Wednesday, October 30, 2013

Library of America Story of the Week Read-Along 190: John Muir, Hetch Hetchy Valley (#145)

John Muir, "Hetch Hetchy Valley" (1912) from John Muir: Nature Writings:

Sometimes the story of conservation reminds me of the joke about the father who is worried about his daughter having sex (it's an old joke and we should probably work on an update) and when it happens, he collapses--with relief. "Thank god the worst has happened," he thinks, "now I can get on with my life." Similarly when I hear that people rejected or fought off plans to dam a river and turn the Hetch Hetchy Valley into a reservoir lake in 1903, '06, '09, et al., I'm pretty much just waiting for them to dam the river. If you win the fight for conservation today, very often you're just going to have to fight it out again tomorrow. (Unless you can change enough people's minds or change the situation. Anti-poaching patrols are good; convincing people that ivory isn't cool is better.)

This piece by John Muir was published in book form in 1912, but some part of it was first published in Sierra Club newsletter form between 1906 and '09, and was part of Muir's (temporarily) successful campaign to prevent San Francisco from damming the valley and creating an artificial lake. And it still shows its newsletter roots, I think: along with a Muir-ish description of the valley's beauty, most of this piece is taken up with the argument against drowning the Hetch Hetchy.

Muir's argument for preserving HH Valley leans curiously on one major point: Hetch Hetchy is comparable to Yosemite. I understand part of the logic of that comparison--which he makes several times in this piece: You all know how great Yosemite is, but did you know there's this other great valley? Of course, the downside to this argument seems apparent to me: If we already got us one good valley-and-falls, what do we need another, smaller one? Sure, Muir and his friends don't see that downside--but with a piece like this, you're not trying to convince the conservationists, but the middle-of-the-road people. (Or you shouldn't be; but this narrow appeal might be explained again by this piece's earlier life in a Sierra Club newsletter.)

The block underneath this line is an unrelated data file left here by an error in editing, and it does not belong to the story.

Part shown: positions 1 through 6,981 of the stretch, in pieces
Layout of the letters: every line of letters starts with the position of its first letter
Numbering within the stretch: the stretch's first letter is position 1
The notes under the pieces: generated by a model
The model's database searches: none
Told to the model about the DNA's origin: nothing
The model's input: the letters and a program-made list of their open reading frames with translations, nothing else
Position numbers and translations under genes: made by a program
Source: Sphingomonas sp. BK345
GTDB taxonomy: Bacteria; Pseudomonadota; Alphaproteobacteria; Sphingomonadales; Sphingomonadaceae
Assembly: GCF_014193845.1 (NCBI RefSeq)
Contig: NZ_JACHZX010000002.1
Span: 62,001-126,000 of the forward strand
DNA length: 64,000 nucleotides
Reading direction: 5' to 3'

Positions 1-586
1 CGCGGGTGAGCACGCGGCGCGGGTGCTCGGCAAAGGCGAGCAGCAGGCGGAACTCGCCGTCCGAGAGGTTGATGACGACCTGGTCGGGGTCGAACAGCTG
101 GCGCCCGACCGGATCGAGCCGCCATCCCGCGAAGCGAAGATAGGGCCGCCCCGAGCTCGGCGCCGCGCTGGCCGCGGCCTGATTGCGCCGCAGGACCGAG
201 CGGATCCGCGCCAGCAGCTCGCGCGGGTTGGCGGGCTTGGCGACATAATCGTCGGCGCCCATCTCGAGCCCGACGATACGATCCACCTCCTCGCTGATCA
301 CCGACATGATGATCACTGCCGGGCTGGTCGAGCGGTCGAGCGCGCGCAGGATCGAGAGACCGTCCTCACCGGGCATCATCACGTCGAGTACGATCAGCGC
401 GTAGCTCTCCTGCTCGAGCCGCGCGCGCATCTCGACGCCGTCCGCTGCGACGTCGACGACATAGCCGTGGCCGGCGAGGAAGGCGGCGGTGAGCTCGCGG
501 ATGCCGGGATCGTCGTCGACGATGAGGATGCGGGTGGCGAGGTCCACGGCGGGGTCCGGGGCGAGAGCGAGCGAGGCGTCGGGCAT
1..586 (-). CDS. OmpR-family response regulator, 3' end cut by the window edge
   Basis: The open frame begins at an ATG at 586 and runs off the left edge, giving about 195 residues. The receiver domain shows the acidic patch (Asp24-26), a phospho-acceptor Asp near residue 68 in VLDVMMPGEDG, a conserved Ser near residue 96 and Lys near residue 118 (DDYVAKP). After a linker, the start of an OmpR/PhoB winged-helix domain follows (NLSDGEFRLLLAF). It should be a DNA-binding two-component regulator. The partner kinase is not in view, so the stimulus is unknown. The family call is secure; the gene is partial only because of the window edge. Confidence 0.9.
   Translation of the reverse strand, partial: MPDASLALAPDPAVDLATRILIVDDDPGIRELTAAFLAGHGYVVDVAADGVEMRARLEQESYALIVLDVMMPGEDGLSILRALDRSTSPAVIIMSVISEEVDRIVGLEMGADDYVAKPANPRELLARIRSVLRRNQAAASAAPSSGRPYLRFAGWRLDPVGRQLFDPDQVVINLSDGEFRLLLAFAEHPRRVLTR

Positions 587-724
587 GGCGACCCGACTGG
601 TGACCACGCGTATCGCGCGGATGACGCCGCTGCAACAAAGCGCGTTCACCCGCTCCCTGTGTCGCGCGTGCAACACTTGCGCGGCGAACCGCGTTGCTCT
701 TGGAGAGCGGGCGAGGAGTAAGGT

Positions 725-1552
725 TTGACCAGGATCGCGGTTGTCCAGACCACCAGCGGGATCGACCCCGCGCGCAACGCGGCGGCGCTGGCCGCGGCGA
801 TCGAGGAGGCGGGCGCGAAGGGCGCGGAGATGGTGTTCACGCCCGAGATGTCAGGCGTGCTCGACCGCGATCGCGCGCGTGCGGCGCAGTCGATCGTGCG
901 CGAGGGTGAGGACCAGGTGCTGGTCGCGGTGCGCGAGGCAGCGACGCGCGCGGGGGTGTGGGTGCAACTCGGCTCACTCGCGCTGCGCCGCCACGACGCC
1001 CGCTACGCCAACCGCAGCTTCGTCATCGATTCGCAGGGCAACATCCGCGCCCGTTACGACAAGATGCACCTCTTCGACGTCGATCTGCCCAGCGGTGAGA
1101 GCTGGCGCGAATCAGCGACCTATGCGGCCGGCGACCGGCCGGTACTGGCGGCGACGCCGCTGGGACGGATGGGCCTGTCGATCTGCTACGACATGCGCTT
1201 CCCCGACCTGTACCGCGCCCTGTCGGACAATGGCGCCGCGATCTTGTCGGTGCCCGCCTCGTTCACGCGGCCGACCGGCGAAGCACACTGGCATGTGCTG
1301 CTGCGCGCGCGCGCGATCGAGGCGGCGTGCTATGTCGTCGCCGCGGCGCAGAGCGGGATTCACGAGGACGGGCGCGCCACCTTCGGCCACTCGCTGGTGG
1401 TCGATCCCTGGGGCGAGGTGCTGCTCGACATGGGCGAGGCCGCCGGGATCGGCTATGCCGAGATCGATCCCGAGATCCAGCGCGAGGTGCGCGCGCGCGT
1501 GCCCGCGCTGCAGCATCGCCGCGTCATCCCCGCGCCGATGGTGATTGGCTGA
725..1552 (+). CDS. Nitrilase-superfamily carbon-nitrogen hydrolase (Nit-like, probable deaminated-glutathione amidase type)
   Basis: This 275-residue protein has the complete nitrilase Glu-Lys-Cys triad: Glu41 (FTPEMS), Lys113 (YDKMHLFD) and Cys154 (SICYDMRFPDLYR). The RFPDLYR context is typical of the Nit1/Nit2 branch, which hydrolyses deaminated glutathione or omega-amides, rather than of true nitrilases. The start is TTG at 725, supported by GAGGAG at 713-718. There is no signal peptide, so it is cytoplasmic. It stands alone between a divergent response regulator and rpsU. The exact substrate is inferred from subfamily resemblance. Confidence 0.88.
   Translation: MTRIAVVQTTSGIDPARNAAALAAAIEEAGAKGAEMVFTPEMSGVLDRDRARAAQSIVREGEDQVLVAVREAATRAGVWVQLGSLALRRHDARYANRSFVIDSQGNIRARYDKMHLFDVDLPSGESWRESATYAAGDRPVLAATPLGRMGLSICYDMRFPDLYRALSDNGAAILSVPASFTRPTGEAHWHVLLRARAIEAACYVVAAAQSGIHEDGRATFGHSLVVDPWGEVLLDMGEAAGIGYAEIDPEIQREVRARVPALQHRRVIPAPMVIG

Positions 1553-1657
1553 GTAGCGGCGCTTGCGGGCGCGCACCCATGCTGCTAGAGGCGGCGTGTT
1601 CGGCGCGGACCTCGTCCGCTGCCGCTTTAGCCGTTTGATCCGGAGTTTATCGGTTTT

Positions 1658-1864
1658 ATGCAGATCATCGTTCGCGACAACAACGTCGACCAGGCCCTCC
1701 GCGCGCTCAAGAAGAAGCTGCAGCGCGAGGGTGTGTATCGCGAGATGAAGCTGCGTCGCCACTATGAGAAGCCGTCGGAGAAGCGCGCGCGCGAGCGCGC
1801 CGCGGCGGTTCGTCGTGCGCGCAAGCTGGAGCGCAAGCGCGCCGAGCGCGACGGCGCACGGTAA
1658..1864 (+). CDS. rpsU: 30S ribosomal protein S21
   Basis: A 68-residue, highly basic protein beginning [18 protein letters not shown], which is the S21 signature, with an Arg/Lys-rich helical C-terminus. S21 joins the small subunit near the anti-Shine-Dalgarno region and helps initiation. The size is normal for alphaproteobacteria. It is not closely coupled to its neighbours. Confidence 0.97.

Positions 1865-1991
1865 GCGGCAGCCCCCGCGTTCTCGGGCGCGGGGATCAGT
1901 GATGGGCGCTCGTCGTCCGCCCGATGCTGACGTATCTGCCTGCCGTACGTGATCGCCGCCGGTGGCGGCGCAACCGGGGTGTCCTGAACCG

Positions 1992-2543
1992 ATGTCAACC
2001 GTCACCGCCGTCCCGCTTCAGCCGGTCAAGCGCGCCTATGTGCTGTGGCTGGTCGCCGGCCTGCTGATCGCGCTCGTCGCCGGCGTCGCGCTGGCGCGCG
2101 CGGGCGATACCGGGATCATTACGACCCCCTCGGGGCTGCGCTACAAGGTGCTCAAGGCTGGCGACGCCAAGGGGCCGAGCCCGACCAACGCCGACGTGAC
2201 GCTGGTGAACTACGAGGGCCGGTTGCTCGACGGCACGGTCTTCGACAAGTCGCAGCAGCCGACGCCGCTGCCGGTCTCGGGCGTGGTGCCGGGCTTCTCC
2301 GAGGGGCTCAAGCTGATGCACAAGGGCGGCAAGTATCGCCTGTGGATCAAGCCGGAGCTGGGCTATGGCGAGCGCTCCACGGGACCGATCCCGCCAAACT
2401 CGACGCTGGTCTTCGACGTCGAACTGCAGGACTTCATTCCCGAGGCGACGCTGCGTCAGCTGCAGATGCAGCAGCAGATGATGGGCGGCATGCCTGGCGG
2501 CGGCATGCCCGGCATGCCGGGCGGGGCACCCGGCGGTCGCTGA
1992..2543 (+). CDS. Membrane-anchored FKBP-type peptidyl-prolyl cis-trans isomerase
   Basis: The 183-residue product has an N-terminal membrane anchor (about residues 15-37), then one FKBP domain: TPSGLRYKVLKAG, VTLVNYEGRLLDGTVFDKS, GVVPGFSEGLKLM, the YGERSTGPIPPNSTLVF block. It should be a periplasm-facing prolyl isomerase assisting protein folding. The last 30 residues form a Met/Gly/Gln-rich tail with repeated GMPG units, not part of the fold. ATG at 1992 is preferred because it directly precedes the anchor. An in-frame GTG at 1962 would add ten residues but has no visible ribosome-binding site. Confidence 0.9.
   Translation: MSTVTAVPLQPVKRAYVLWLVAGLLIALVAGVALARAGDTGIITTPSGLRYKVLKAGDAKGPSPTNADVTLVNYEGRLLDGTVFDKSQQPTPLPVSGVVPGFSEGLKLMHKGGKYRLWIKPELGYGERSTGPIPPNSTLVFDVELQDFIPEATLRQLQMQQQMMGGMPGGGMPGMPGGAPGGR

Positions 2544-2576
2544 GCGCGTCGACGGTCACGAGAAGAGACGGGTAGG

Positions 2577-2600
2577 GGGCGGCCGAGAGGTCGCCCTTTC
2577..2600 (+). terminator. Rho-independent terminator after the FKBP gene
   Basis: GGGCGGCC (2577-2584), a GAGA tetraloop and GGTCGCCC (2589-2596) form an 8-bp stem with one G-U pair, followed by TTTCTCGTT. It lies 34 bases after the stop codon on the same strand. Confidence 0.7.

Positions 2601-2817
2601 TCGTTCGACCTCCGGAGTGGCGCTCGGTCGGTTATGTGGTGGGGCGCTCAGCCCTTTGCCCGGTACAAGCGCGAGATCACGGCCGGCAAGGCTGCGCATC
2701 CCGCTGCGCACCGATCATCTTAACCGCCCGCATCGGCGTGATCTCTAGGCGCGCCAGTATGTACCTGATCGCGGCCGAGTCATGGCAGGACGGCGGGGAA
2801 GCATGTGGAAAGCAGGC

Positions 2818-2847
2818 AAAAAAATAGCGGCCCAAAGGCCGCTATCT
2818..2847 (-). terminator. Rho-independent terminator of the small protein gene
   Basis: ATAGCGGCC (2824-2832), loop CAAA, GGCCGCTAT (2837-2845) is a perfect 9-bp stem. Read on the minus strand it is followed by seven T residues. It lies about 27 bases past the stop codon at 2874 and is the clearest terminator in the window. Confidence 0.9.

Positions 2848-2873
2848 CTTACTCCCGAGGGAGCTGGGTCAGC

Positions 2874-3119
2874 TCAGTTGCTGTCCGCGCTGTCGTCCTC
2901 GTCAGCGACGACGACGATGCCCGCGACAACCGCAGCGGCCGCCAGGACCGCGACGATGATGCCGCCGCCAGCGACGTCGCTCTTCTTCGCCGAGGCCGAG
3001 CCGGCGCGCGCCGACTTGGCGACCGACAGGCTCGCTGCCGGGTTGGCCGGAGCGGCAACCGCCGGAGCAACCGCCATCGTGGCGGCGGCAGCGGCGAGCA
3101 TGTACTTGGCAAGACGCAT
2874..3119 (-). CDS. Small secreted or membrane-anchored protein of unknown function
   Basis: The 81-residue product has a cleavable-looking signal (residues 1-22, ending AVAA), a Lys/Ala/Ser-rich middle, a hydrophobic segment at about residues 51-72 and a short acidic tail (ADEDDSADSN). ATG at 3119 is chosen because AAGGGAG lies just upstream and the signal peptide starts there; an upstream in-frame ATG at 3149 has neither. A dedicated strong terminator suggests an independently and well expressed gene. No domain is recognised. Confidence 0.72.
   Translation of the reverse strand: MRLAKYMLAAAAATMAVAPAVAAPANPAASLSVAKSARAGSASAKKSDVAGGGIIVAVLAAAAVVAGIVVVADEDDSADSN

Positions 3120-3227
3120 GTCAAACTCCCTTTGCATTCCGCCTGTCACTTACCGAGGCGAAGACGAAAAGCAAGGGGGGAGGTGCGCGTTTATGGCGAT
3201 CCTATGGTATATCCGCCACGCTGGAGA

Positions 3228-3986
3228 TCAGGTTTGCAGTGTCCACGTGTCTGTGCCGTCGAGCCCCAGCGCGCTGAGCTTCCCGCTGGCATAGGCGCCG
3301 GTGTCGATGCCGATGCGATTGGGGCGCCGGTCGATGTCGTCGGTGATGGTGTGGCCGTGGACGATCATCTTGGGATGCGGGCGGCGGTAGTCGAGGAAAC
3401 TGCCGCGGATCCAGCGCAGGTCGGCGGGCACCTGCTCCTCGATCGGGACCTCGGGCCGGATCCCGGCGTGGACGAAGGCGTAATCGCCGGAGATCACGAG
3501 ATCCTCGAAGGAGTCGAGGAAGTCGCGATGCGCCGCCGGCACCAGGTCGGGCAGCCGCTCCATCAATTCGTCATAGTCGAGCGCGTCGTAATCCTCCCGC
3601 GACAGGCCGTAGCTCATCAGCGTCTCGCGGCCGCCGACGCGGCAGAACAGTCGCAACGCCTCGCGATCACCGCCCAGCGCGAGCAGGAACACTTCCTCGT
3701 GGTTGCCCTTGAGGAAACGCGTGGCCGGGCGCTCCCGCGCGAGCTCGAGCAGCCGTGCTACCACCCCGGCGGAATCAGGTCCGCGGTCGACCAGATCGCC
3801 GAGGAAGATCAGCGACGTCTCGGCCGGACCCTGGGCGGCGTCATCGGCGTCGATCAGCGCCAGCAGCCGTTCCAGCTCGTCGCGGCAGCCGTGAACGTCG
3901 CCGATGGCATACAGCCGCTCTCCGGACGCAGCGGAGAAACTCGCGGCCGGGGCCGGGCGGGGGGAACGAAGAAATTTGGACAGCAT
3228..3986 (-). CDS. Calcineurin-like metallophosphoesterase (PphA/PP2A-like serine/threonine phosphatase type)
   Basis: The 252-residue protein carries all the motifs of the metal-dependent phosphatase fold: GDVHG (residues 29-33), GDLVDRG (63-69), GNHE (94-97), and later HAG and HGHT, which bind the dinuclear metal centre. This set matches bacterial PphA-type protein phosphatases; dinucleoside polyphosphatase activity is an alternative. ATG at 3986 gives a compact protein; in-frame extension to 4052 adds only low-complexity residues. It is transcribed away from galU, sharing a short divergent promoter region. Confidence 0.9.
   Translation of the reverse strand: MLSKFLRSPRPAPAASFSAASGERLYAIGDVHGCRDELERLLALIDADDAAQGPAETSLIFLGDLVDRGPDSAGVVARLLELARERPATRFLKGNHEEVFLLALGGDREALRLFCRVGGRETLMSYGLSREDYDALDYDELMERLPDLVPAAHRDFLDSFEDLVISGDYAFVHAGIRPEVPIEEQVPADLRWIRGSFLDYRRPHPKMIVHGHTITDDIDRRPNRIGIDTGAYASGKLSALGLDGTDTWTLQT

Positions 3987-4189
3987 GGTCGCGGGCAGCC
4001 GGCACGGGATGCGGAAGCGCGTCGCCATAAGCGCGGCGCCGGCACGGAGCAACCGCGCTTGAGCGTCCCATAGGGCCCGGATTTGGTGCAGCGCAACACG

(Also, Mr. Muir, I'm not sure you're going to convince people to preserve HH by referring to its "airy-fairy beauty.")

But that to the side, Muir's case is wider than just that. Just as he bangs home the point that HH is a mini-Yosemite, he hammers home how "commercial" and limited this project's benefits would be, pushed by "despoiling gain-seekers and mischief-makers of every degree from Satan to Senators... with schemes disguised in smug-smiling philanthropy...". And that's even before he gets around to comparing them to the money-changers outside the Temple who raise up the Almighty Dollar at the expense of God.

Muir even makes the smart move of ending his piece with something of a refutation to frequently-made arguments for damming the HH. So if you read this, you can take it out with you and engage in debate with your pro-dam family, friends, and representatives.

But over all, the argument here is Muir's usual argument for the intangible: people need access to nature--peace, beauty, serenity. Even the urban poor try to keep some nature around them, says Muir, in their little windowsill gardens. And his final paragraph is a final outpouring of anger and love that should really go on t-shirts or bumper stickers:
Dam Hetch Hetchy! As well dam for water-tanks the people's cathedrals and churches, for no holier temple has ever been consecrated by the heart of man.

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